This post isn't so much a language rant as a guided tour through an occasionally confusing aspect of English. The topic is what prepositions to place after the adjective different.
1. different from
[Basic form: X is different from Y.]
Use from if the next words are a noun, noun phrase, or relative clause functioning as a noun/object of a preposition.
Catholics are different from Protestants in terms of their history, theology, hermeneutics, liturgy, and polity.
As most cats note, cats are very different from dogs.
That result was different from what I had expected.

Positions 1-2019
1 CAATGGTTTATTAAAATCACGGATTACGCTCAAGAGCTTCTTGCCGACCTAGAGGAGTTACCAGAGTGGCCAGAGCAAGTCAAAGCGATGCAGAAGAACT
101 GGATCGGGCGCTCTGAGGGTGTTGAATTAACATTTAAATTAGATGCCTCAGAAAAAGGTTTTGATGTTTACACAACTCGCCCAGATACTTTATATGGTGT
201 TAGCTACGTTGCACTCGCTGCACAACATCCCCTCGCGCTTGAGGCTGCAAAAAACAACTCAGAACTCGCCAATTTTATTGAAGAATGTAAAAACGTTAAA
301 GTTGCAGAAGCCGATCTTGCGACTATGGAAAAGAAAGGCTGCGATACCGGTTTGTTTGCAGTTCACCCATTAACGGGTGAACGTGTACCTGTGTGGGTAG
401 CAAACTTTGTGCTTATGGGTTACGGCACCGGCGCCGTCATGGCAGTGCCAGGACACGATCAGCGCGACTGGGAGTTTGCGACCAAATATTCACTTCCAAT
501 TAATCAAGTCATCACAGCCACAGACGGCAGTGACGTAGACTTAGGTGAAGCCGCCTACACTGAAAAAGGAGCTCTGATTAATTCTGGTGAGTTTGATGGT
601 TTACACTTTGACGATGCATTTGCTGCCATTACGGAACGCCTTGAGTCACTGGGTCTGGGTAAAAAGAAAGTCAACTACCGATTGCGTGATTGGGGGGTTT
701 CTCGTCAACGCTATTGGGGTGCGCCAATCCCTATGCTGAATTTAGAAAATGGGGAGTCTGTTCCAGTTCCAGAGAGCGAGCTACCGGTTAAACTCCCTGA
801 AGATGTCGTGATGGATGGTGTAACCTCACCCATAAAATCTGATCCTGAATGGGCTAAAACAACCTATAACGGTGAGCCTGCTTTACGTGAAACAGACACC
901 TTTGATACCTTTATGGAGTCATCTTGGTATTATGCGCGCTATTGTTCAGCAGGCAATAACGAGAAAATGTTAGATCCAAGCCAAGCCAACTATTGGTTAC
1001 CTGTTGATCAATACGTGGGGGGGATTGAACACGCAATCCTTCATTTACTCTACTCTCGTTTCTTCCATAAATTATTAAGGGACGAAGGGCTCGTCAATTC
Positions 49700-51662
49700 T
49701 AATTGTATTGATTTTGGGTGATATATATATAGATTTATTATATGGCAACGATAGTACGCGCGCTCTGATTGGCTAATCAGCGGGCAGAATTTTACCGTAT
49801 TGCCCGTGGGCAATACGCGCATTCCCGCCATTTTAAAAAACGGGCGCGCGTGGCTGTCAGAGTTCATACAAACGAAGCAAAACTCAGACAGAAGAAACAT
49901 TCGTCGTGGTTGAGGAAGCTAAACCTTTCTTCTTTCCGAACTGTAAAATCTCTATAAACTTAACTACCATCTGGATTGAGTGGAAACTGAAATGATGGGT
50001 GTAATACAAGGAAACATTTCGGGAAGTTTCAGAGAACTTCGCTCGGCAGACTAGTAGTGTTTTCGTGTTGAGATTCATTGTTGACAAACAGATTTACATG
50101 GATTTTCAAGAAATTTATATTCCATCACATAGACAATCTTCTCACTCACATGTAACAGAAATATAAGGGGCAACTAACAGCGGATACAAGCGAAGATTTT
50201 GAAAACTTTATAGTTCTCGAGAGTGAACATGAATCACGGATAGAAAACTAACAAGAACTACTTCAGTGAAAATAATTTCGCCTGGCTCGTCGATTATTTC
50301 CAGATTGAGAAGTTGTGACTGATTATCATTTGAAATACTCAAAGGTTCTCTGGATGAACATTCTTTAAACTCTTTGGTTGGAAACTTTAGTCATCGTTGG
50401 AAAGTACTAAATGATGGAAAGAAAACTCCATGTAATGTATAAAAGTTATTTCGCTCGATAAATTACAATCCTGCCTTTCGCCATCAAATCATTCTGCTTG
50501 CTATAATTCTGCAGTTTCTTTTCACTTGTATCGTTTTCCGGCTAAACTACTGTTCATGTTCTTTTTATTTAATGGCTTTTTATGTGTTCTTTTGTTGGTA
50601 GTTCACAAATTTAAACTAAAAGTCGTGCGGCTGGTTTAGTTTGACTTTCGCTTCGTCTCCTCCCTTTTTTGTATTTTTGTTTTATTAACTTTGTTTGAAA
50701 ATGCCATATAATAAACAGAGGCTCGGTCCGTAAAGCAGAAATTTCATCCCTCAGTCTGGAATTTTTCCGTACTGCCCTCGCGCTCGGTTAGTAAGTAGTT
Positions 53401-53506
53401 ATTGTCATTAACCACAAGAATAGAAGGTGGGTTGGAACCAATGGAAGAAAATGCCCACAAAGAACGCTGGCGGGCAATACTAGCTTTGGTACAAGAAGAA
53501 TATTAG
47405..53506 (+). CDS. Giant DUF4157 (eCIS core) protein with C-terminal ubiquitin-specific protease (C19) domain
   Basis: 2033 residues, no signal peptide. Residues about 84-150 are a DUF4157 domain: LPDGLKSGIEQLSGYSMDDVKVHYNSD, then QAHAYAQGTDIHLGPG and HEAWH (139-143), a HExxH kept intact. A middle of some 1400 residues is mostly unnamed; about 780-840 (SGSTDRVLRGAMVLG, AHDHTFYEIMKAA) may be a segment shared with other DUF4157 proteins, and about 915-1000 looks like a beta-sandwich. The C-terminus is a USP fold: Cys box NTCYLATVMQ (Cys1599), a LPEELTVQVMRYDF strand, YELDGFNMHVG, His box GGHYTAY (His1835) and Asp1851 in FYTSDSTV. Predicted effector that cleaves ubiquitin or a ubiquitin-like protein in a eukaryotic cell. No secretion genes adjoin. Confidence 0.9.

What you're doing now is different from what you'd promised to do last night.
2. different than
[Basic form: different than + clause without relative pronoun]
Use than if the locution following "different..." is merely a clause without any relative pronoun.
That result was different than I expected.
What you're doing now is different than you promised. (True, this sentence may be guilty of faulty parallelism. Just bear with me.)
3. different to
[Basic form: X is different to Y.]
Use different to only if you're British. In UK English, different to serves exactly the same function as the US different from.
British English is different to American English.
English and Scottish scones are different to American drop biscuits.
What you're seeing is different to what I'm seeing.
Mr. Maxwell's proposal is radically different to what you're proposing.